Few authors determined the customer perceptions of luxury cars and they were concerned in consumer loyalty and brand switching. So marketers use the promotional tools to maintain customer relation, increase their loyalty and brand switching. The authors’ researches were focused on the segmentation of low price car ranges, regarding the segmentation of luxury cars, and how to choose between the brand image and the choice of buyers. Unfortunately they found that marketers neglect customers’ differences attitudes and perceptions towards automobile which affects the buying decision.
Studying the buying behavior of luxury cars is really different for marketers rather than the lower segmented cars. Now marketers are on the spot, so they need to understand well their target customers, their lifestyles, their attitudes, and their perspectives on the luxury cars. They should also study their loyalty level towards their present brand, and how to operate and convince them to switch to your brand. This can be by presenting the advantages of car that differentiate it over the others, then marketer can use the promotion tools to play on his psychological side by letting him test drive the car to be more convinced and also to increase the customer’s credibility. Also marketer can do a special promotion for the customer to show him how the company specialize their customers rather than the others (Anurit et al., n.d.)  .
2.3. Understanding Women
2.3.1. Women Buying Behavior
Women are the most profitable customers in the cars industry rather than men because they are involved in two dimensions: loyalty and referrals. First, the demand of women are higher than men while doing prime purchase in any category, they spend most of their time being loyal to their chosen brand, and the role of marketers here is to maintain the customer relationship by sending invitations on a special event, improving the after-sale-services to satisfy them and increase their loyalty. Second, the role of word-of-mouth appeared, although women are satisfied and loyal to the brand, they will recommend to other that this brand is favorably impressive. When the marketer reaches women’s satisfaction, he is successfully targeted both men and women because he will over fulfill the demands for men as we discussed before. So we see that marketing to women delivers a better return on marketing through higher customer acquisition and greater customer retention (Barletta, 2003)  .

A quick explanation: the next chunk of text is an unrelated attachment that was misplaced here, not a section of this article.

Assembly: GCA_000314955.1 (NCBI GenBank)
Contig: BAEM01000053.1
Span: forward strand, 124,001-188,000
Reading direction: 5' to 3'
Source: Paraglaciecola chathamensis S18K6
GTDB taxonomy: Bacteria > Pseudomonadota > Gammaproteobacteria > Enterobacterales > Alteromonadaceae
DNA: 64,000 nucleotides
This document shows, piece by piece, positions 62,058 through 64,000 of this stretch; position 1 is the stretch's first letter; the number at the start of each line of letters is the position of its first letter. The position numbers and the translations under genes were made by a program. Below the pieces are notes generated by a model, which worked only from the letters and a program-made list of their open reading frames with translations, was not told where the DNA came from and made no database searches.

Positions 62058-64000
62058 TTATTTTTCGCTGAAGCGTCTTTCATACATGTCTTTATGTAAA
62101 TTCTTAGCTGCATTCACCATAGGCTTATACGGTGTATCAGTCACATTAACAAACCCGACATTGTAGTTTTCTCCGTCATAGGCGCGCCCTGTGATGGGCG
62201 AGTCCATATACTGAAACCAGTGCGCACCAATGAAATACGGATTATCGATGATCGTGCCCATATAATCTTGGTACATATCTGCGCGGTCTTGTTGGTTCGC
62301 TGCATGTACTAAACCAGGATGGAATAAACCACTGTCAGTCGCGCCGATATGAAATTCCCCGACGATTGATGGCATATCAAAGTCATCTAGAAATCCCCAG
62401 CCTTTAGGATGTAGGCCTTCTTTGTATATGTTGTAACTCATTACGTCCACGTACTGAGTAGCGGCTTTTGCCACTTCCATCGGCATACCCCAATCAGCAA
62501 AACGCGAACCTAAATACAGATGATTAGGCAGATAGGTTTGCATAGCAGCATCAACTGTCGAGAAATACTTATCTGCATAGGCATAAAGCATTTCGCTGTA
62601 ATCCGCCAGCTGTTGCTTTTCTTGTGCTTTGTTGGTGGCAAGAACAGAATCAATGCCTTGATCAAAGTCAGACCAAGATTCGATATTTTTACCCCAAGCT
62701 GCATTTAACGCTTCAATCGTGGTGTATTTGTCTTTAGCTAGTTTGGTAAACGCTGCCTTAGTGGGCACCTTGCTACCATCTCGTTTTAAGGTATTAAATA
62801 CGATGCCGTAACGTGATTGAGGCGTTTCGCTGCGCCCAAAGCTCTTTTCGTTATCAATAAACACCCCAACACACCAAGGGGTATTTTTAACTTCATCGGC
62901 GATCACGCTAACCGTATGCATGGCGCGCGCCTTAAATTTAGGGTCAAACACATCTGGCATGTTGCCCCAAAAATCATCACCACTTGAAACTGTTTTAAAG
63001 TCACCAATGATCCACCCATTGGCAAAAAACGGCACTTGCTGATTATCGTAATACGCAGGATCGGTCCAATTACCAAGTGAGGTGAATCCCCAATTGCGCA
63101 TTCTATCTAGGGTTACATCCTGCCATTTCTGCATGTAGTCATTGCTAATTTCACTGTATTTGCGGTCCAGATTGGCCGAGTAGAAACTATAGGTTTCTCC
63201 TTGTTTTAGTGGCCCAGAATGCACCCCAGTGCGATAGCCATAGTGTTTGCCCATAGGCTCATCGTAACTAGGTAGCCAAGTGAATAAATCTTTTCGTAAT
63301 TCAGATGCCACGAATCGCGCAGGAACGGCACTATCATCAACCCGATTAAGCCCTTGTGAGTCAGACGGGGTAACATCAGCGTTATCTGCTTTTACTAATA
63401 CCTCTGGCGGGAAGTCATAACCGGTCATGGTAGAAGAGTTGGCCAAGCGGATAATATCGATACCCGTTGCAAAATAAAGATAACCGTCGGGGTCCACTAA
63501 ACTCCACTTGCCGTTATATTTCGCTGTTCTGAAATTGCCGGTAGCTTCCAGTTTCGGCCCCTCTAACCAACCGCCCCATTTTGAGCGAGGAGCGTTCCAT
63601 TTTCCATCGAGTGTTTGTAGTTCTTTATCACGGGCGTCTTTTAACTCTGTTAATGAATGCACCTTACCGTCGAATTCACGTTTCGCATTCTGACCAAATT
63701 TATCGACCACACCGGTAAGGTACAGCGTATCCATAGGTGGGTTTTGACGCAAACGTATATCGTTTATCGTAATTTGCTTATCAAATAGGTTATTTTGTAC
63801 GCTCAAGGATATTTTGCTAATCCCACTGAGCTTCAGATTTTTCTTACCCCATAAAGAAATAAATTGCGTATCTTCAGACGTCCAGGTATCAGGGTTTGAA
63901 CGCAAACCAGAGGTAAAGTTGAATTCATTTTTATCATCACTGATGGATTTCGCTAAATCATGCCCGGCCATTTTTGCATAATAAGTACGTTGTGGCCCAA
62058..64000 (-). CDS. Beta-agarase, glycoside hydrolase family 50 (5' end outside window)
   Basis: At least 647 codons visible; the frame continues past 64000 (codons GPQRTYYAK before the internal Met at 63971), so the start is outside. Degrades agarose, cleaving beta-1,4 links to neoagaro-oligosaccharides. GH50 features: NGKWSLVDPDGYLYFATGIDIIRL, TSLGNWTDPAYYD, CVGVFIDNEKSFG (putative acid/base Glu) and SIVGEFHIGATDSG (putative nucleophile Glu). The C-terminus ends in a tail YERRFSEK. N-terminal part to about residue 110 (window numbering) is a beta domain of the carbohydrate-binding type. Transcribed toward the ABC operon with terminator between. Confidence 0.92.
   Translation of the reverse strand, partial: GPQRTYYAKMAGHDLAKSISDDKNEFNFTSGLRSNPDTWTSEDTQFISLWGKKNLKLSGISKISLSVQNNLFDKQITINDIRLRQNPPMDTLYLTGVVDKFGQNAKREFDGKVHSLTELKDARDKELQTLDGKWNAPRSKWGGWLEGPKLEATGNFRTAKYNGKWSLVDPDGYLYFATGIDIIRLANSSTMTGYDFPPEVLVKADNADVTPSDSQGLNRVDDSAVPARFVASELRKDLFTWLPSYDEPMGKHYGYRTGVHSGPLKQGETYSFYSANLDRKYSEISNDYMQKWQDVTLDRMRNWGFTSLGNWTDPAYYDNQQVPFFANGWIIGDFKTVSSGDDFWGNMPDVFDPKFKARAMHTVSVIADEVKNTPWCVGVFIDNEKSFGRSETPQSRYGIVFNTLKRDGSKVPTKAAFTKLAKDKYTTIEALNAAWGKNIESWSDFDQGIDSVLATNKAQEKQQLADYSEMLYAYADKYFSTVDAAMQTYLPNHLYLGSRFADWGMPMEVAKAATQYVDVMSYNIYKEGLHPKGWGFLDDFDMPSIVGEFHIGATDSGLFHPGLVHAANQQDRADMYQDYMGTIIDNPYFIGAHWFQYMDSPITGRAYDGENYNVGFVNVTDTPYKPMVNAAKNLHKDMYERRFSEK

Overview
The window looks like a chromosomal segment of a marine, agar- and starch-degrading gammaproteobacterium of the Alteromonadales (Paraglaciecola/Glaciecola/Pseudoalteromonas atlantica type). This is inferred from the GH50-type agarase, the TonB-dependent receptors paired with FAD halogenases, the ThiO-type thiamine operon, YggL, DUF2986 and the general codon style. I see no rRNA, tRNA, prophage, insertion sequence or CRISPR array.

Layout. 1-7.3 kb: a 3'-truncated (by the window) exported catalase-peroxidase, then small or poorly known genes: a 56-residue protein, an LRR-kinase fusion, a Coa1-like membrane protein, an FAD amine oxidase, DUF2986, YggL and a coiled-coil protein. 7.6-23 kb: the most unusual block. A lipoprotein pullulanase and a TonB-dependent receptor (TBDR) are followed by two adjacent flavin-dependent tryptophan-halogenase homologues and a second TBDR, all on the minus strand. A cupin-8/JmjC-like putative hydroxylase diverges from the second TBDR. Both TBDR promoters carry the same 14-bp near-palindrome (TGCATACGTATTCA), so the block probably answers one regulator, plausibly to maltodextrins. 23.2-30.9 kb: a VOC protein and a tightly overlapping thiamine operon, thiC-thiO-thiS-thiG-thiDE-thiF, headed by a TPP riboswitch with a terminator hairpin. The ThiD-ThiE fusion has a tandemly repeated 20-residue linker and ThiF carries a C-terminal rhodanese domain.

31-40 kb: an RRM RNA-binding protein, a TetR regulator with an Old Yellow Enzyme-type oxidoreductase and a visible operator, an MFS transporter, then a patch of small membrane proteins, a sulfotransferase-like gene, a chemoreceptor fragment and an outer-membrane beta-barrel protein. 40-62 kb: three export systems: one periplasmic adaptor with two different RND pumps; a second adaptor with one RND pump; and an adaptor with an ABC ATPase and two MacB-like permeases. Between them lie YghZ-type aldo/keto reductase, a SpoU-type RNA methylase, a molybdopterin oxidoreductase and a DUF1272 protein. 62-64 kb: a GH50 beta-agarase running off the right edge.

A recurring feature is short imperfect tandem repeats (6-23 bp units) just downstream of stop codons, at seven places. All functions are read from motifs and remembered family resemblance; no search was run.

2.3.2 The Characteristics of Women in the Market
There are some ways in which the women’s market wields a big stick. They provide some perspective on how much women earn and own, and they cast light on how women spend.
Earning Power – What’s In Her Wallet?
On average, women are earning a whole lot more money than they used to. Over the next two decades we will see the immense assets of two generations become increasingly concentrated in the hands of baby boomer women. What that means is there are an existing market today and an even larger potential market that spans the next two decades.
Consumer Spending Power – Household Chief Purchasing Officer.
Retailers and packaged goods companies have known for a long time that their primary purchaser was female. What marketers haven’t caught on to yet is that women’s spending power now extends far beyond the small stuff. In the past, big-ticket items like cars, insurance policies, and major appliances were historically bought by, and therefore marketed, to men. Things have changed, nowadays; women drive the purchases even in historically male driven categories. For example:
a. Women make 53% of all investment decisions.
b. Women make 55% of all consumer electronic purchases.
c. Women make 60% of all home improvements buyers.
d. Women make 60+% of all new car purchases.
e. Women make 66% of all new computer purchases.
Women Mean Business – Controlling the Company Checkbook.
Companies that market business to business also need to pay attention, because when it comes to business buying, women play a significant role as well. Most of the purchasing managers and buyers including the wholesale and retail buyers are women. Not only do women make up the majority of the market, but they are more profitable. Marketing to women will deliver more profit to your bottom line than putting the same budget against an all-male target.
More Profitable Customers
Two dimensions of the women’s buying process make them more profitable customers than men in the long run: loyalty and referrals. First, because women are more demanding in making the initial purchase in a category, they recoup their time investment by staying more loyal to the brand they’ve chosen in subsequent purchase cycles. Second, because word of mouth is more prevalent among women, they are more likely to recommend to others those brands or salespeople that impress them favorably (Barletta, 2003)  .
Effectively targeting women generates higher customer satisfaction – among both women and men. Accordingly, when you meet the higher expectations of women, you are more than fulfilling the demands for men. In essence, you’ve got two satisfied customers for the price of one. Marketing to women delivers a better return on your marketing dollar through both higher customer acquisition and greater customer retention.
2.3.3. Why Market Differently to Women
When it comes to buying, women have different prospective, beliefs, attitudes, and preferences on their buying decision. In order to understand how to reach woman’s satisfaction, marketers should use gender learning to be specified and able to reach